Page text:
Hunt for Stormont's missing art treasures initiated by finance minister
A Sinn Féin minister has said some pieces of work from Stormont's art collection may be missing.
Máirtín Ó Muilleoir said some of the paintings may have been removed "by accident" from government offices where they hung, unseen for decades.
He has now begun a work of "reclamation" so the collection can be seen by tax payers in public buildings.
The collection was started by the then unionist Prime Minister, Terence O'Neill, in the 1960s.
Many of the works hang on gilded walls seen only by civil servants and government ministers.
Other works have been hidden away for years in racks at stables behind Stormont Castle.
Mr Ó Muilleoir inherited the collection when he became finance minister.
During an exclusive preview for the BBC's The View programme, he said: "The art collection is a great treasure which belongs to the community.
"What I want to do with that treasure is liberate it and let people see and enjoy the art collection which, of course, they paid for over many years.
"I'd like to see it outside of a stuffy ministerial office.
"Let's see it in a hospital, let's see it in our health and well-being centres, let's see it in our job benefit offices, let's see it everywhere where people gather."
But the problem is no-one knows if the collection is intact.
The minister said: "What happened was that people were removing paintings; maybe somebody, by accident on retiring or leaving, maybe took a piece with them.
"The first thing we need to check is are the 1,400 pieces available? Of those 1,400 pieces what are the real gems?"
I asked him if he meant he did not know how many, if any, of the 1,400 were unaccounted for.
"No, we don't know and, in fact, we don't know do we have 1,400 pieces. So, we're starting a work of reclamation to ask, for the first time this century, what do we own? Can we then release and empower the public by allowing them to see those pieces of art?"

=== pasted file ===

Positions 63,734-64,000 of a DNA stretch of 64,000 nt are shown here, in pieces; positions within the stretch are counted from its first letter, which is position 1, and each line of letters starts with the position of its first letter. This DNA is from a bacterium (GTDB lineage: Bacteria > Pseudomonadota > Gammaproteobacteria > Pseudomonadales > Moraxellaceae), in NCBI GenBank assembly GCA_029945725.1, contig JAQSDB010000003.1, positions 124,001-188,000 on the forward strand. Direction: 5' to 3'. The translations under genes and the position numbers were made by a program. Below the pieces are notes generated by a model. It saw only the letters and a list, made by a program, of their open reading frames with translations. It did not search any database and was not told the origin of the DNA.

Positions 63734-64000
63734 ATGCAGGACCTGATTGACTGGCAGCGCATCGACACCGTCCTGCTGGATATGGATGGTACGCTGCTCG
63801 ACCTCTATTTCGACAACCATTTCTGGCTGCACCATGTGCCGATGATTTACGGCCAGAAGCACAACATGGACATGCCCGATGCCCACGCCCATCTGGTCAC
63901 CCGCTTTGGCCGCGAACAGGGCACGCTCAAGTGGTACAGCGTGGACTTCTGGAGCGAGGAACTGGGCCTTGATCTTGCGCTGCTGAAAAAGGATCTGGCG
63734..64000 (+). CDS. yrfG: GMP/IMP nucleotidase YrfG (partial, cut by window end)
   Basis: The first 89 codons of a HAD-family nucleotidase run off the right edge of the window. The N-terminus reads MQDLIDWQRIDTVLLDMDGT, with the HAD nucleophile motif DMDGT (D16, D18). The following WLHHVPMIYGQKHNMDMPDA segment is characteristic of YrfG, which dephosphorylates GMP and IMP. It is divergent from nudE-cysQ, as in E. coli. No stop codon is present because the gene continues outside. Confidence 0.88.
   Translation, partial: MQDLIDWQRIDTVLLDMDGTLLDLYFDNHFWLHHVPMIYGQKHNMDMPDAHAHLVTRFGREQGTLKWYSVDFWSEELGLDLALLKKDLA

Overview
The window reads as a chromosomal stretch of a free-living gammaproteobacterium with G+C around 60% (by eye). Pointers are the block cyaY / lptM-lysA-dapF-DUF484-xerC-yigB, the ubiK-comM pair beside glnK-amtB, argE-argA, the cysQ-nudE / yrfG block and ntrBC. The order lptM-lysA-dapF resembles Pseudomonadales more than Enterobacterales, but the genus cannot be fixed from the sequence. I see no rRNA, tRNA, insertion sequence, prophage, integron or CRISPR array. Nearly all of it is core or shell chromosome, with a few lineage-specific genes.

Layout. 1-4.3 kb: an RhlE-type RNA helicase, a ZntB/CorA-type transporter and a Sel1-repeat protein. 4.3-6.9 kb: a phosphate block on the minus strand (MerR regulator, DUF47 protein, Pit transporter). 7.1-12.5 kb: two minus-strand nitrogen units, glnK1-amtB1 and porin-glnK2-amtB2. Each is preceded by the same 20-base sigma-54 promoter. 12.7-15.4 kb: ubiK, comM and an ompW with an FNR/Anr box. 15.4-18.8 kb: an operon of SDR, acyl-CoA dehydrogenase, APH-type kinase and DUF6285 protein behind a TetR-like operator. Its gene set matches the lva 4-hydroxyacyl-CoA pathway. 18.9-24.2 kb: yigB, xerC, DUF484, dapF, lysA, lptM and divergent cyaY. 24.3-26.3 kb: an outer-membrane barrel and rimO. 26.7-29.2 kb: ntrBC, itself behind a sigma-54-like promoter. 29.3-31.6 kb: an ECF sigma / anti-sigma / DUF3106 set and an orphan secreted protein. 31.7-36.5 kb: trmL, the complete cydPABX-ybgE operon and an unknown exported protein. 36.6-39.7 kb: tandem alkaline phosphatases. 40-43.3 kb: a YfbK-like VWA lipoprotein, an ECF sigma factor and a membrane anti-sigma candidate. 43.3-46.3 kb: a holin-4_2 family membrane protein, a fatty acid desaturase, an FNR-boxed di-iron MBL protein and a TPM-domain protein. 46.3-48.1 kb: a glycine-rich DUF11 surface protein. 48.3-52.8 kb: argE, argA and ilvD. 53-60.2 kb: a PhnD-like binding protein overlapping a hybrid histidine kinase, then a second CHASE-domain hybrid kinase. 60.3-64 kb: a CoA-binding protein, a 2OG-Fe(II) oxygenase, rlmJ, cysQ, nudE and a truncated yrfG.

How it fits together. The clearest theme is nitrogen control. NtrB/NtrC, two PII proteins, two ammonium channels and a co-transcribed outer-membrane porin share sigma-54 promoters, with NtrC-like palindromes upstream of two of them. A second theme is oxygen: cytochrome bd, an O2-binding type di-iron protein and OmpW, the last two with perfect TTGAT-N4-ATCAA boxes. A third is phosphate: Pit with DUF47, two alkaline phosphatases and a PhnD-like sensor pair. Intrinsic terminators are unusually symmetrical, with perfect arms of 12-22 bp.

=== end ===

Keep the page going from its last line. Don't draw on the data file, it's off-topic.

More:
Helping him with the work is a six-person panel of experts lead by the renowned artist Denise Ferran.
"I've been asked to assess the collection, not its value but where it came from; how it got here; what were the artists painting; how were they collected," she said.
"More the cultural background of the work itself."
Ulster Unionist MP for South Antrim Danny Kinahan, an art expert, is familiar with some of the paintings.
'Question of taste'
"Some of it, some people will not like at all. Some of it other people will love," he said.
"That's the question of taste. But I think it's right that you get it out in front of people. The museums have great art that's never seen.
"There's government buildings that have great art that's never seen, but it is all being recorded and we need to join that up with the finance minister's plans."
Well-known artist Rita Duffy is not so sure.
"I think to have a finance minister that's even looking at paintings is kind of interesting," she said.
"I think it's my job, as an artist, to push him on in the right direction and I don't think putting a 60-year-old landscape into a job centre is really, you know, where its at.
"And maybe the committee that he's formed, maybe they'll figure that out and talk about that.
"I actually think it would be better off hanging in someone's office.
"If it's good enough why couldn't we have that collection in a municipal gallery?"
A new gallery seems to be out of the picture for now.
However, the minister wants to return to the policy of buying a small amount of work from young artists every year so that the collection can grow.